RiboBio (China) created a biotin-labeled version of the circ_0004488 probe. Cervical cancer cells were fixed for 10 minutes in 1 percent formaldehyde (Sigma-Aldrich) before being lysed and sonicated. Following centrifugation, 20 μl of the supernatant was kept as input, while the remainder was incubated overnight with a biotin-labeled circ_0004488 probe-streptavidin M-280 bead combination (Thermo Fisher Scientific). To reverse the formaldehyde crosslinking, the beads-RNA combination was washed and treated with lysis solution and proteinase K (Sigma-Aldrich). Finally, the TRIzol reagent (Thermo Fisher Scientific) was added to the mixture for RNA extraction. The Magna RIP kit was used for the RNA immunoprecipitation experiment (Millipore, Billerica, MA, USA). RIP buffer containing IgG-antibody or Ago2-labeled magnetic beads was utilized, and the immunoprecipitated RNAs were then produced using the TRIzol reagent (Thermo Fisher Scientific).

2.12. Luciferase Activity Assays

The wild-type (WT) and mutant (MUT) circ_0004488 segments, along with the 3′-UTRs of wide-type and mutant MEX3C containing miR-136 binding sites, were inserted into the pGL3 vector (Promega, Madison, WI, USA) and received from RiboBio (China). After overnight growth, these reporter vectors were cotransfected into cells using Lipofectamine 3000 and a miR-136 mimic or inhibitor. Using a dual-luciferase assay kit (Promega), luciferase activity was evaluated 48 hours after transfection, and firefly luciferase activity was adjusted relative to Renilla luciferase activity for comparison.

2.13. Western Blot Analysis

For western blot analysis, RIPA buffer (CWBIO, Beijing, China) was employed to generate cell lysates. Using a bicinchoninic acid protein assay kit, protein concentrations were measured (Beyotime Biotechnology, China). Using SDS-PAGE, 30 μg of each protein sample was separated and then transferred to PVDF membranes (Millipore). The membranes were then incubated overnight at 4°C with the primary antibody (anti-MEX3C from Abcam or anti-β-actin from Cell Signaling Technology). The next day, membranes were incubated with HRP-conjugated secondary antibodies at room temperature for one hour. Millipore chemiluminescence detection reagents were used to identify signals. In this study, β-actin was utilized as a loading control.

2.14. Xenograft Models

All animal research studies were approved by the Animal Experimentation Ethics Committee of the Second Affiliated Hospital of Nanchang University. Circ_0004488 was overexpressed in HeLa cells (1 × 106) before being subcutaneously delivered to 4-week-old male BALB/c nude mice (Beijing Vital River Laboratory Animal Technology, China). Tumor volume was calculated using the formula volume = 0.5 × length × width2. Tumors were weighed after animals were sacrificed.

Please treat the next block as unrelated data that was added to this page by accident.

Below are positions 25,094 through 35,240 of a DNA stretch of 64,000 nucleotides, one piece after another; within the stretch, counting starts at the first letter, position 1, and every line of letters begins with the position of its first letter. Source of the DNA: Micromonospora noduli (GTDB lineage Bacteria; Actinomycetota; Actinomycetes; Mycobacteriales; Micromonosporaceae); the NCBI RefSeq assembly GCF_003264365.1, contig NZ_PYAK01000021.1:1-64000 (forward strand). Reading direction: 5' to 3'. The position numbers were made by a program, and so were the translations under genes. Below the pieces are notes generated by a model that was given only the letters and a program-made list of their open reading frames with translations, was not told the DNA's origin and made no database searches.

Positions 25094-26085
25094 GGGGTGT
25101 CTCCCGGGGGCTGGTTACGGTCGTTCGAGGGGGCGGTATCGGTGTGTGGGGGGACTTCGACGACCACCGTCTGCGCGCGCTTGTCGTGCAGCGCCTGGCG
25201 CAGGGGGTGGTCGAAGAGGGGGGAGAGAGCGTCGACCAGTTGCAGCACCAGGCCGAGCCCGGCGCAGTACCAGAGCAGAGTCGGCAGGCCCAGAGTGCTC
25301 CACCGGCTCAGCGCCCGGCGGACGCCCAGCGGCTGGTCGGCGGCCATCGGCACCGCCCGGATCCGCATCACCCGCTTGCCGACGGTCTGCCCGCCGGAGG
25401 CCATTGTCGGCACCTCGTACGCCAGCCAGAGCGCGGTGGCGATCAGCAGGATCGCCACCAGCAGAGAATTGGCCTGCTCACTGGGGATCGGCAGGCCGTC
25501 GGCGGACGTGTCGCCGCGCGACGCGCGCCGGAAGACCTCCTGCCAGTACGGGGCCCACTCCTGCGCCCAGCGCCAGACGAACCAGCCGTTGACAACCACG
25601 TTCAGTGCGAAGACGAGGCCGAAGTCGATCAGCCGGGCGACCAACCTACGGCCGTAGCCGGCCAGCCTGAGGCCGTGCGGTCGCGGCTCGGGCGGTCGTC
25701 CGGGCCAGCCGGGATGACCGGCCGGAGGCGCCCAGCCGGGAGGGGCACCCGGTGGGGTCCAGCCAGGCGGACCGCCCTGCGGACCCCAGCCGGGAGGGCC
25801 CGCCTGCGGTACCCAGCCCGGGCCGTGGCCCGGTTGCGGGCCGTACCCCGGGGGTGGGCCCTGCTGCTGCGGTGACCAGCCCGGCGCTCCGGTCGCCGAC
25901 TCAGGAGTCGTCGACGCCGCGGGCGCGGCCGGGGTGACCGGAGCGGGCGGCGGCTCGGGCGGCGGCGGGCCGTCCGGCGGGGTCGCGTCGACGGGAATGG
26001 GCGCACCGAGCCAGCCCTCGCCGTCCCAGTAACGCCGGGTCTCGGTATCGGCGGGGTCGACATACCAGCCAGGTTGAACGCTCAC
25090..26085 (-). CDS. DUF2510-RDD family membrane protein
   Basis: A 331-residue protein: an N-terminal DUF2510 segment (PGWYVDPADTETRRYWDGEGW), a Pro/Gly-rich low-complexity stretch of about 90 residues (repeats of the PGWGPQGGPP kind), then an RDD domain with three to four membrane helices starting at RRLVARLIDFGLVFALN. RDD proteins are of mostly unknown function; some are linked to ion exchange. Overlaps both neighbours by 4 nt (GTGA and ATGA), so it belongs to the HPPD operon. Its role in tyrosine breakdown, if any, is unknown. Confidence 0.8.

2.15. Statistical Analysis

Group differences were evaluated using the Student’s t-test, and statistical analysis was conducted using SPSS 20.0 (SPSS, Chicago, USA). Statistics were deemed significant at .

3. Results

3.1. Circ_0004488 Levels Were Increased in CSC-Enriched Subpopulations of Cervical Cancer Cells

Beginning with the HeLa cell line, sphere formation experiments were performed to establish a CSC-enriched population of spheres (Figure 1(a)). As expected, CSC markers such as CD133, CD44, KLF4, NANOG, SOX2, and OCT4 were much greater in CSC-enriched spheres than in parental cell lines (Figure 1(a)). The expression of circ_0004488, a circRNA generated from the PRPSAP2 gene, was much higher in the spheres than in the parental HeLa cells (Figure 1(b)), indicating that a high expression of circ_0004488 may be involved in the acquisition of CSC-like characteristics in cervical cancer cells. Three cervical cancer cell lines expressed more circ_0004488 than normal cells, as indicated by qRT-PCR assays (Figure 1(c)). CircRNAs are noncoding RNAs with a closed circular structure that are more stable than linear mRNAs [16]. CircRNAs are more stable than linear mRNAs. To determine if circ_0004488 mRNA is more stable than linear PRPSAP2 mRNA, we examined the expression of circ_0004488 and PRPSAP2 in HeLa cells after RNase R treatment. Even though the linear RPSAP2 mRNA was degraded by RNase R digestion, the amount of circ_0004488 was not significantly reduced (Figure 1(d)). We observed that the expression of circ_0004488 was higher in human cervical cancer than in adjacent normal tissues, which correlated to the high levels of circ_0004488 in cervical cancer cells (Figure 1(e)).

We used qRT-PCR to determine whether the expression of circ_0004488 differed between paclitaxel-resistant SiHa (SiHa/PTX) cells and SiHa cells, given that CSCs are known to play a role in drug resistance in cancer cells [1]. Circ_0004488 expression was observed to be higher in SiHa/PTX cells than in SiHa cells (Figure 1(f)). In addition, qRT-PCR was used to evaluate the expression of circ_0004488 in PTX-sensitive and PTX-resistant cervical cancer tissue samples. Circ_0004488 expression was discovered to be higher in PTX-resistant CC tissues compared to PTX-sensitive CC tissues (Figure 1(g)).

The Kaplan–Meier survival curves showed that patients with cervical cancer who had greater levels of circ_0004488 had a worse overall survival rate (Figure 1(h)). In addition, we used qRT-PCR to determine the cellular location of circ_0004488 and found that it was mostly localized in the cytoplasm of cervical cancer cells (Figure 1(i)). Based on these results, we hypothesize that circ_0004488 is an oncogene and may contribute to paclitaxel resistance in cervical cancer.

3.2. Circ_0004488 Knockdown Decreases Cervical Cancer Cell Invasion, Sphere Formation, and Paclitaxel Resistance